Many of the bingos had “Exotic Land” themes, which is way cool and
definitely part of the lure for me: Bally
had Sea Island in the early years (1959) and then Tahiti, Bali,
Orient, Venice, Acapulco,
in the later years
United chose to
follow suit and put out a few hooks of their own with right from the start
and through out their entire history: Monaco, South Seas, Tahiti, Rio, Brazil, Singapore, Caravan,
Tropic, Havana, Mexico, and their
note: I guess that Bally did some of their new bingo test runs down in
Mexico. In the Hooker interview, Don briefly mentions this when asked where
did Bally try out the machines. He also mentions that Texas and New Orleans
where the main locations, and since we know that these bingos way a ton I
always assumed that the test sites down Mexico way must have been in the
border towns just across the Rio Grande. Although a pretty good assumption,
I have yet to be able to find any firm evidence of this in all of my
Here’s a little Hawaiian
Bingo stuff for ya:
By Will Hoover
Advertiser Staff Writer
Sometime around 1930, the first pinball
machine arrived in Hawaii. It must have been a sensation. Within five
years, authorities estimated there were 600 such machines in Honolulu
At the same time, police were fielding a
crescendo of complaints from angry parents about schoolboys squandering
lunch nickels on pinball. By January 1936, authorities had rounded up a
half-dozen Honolulu merchants who featured pinball in their shops and charged
them with violating obscure lottery laws. Pinball had officially been put
The game only got more popular.
Journalist and author David Lippman
described Hotel Street before World War II as a setting swarming “with
shooting galleries, pinball machines and taxi-dance halls.” By 1945, the
courts had decreed it was illegal for minors in the Territory to so much as
lay eyes on a pinball machine unless accompanied by an adult.
In 1957, free pinball games were outlawed. In
1960, nine Honolulu bowling alleys were raided, 15 pinball games
confiscated and 16 managers arrested. More raids and arrests followed.
Meanwhile, committees were formed to study “the pinball problem.”
Part of the problem was confusion over the
difference between flipper-less bingo-type pin games that were actually
gambling devices, and flipper-type pinball machines that were intended for
amusement only. Since the games looked similar, the general public usually
couldn’t tell the difference.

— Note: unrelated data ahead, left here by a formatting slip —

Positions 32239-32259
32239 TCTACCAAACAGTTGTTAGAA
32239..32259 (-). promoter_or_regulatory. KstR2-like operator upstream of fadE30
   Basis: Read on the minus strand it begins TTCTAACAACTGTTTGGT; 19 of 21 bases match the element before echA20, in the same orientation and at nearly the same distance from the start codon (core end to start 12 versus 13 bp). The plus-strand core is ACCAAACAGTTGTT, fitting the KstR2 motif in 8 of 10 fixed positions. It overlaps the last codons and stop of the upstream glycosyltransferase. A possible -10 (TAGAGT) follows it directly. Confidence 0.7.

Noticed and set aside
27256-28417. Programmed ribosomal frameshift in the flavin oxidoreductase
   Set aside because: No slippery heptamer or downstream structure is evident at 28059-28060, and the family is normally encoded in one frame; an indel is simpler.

It wasn’t until 1980 — a half century after
the threat of pinball began — that the Hawai‘i Supreme Court,
in a unanimous decision, struck down laws that prohibited operators from
allowing, or kids from playing, pinball.
Well then one day
out of the blue a man named Christian Haberecht from Berlin Germany posts a
plea for help out on the Usernet site rec.games.pinball asking if someone
can help fix his Interflip Bingo from Spain. I wrote and asked for some
pics (shared them with Phil Hooper) and he sent me internals and electronic
copies of the schematics too :)
…….…kind of a
volcanic theme on that baby………….
digital, if you want the schematics, please let me know.
Interflip – Not a
whole lot of info available on these guys that I can find, Here is a
heading on a website that suggests they are from France?
Franco ) – PINBALL
The site shows several machines (not this one) including another
bingo, Bingo Bombo listed as being solid-state, that range in dates from
1973 to 1986.
Yet another website header, probably more mysterious
then the last:
INTERFLIP / RECREATIVOS FRANCO
* Interflip fue la marca que creó R.Franco para la exportación.
Off some totally foreign pinball forum:
Posted by: pinfriend
Bin stolzer Besitzer eines SS Bingo von InterFlip (Spanien)- leider nicht
Muss Bj. ca. 1979 sein- zumindest gibts da einen Aukleber auf der CPU-
Platine. Das Ding heisst Honolulu. Ich finde
leider keinerlei Hinweise im www. Die Unterlagen, die dabei waren sind
leider von sehr schlechter Qualität- Stromlaufpläne sind fast nicht
Jetzt könnte ich munter drauflosreparieren, aber leider gibt’s auf der CPU-
Platine zahlreiche Leiterzugauftrennungen und dementsprechend zusätzliche
Drahtbrücken, efin ich nicht weiss, ob die Kiste überhaupt mal gespielt hat
(mit den Modifikationen). Welchen Grund diese Änderungen haben sollten,
kann ich leider auch nicht nachvollziehen- sie entsprechen jedoch efinitive
NICHT dem Stromlaufplan. Evtl. entstammen sie früheren Reparaturversuchen.
Jetzt die Frage:
Wer kennt diese Platine, hat sowas schonmal gesehen, kennt jemanden, dessen
Bruder mal einen kannte, dessen Schwager mal so’n Teil hatte…...... Ist
evtl. die gleiche Elektronik wie in InterFlip Flippern??
Fragen über Fragen…
Well that’s all for today……………………
May 18th 2003:
Well what do ya know, I guess people are actually out
there surfing and reading my pages:
I used to play at the local
pool halls. I always thought it was legal to own the machines but illegal
to have it brought into Hawaii. My favorites were the 2 in blue and the
“ok” machines, particularly Circus Circus, Carnival Queen, and Sea Island.
----- Original Message -----
Sent: Monday, May 19, 2003 3:48 PM
Subject: Re: bingo pinball
Hello Keith - No bother Sir, please write whenever you
want to. Are you saying that they still have bingo machines out in town
these days? Wow! That's great. What machines are still around? Where are
they located? Do you play? Do you have a favorite machine or story to
share? I take it you found my site? What island are you on?
Sorry to bother you, but is
it legal for kids to play the bingo pinball machines in Hawaii? Also, is it
legal for a Hawaii resident to buy and bring a bingo pinball machine
into the state? Thank you for your time. Aloha and Mahalo.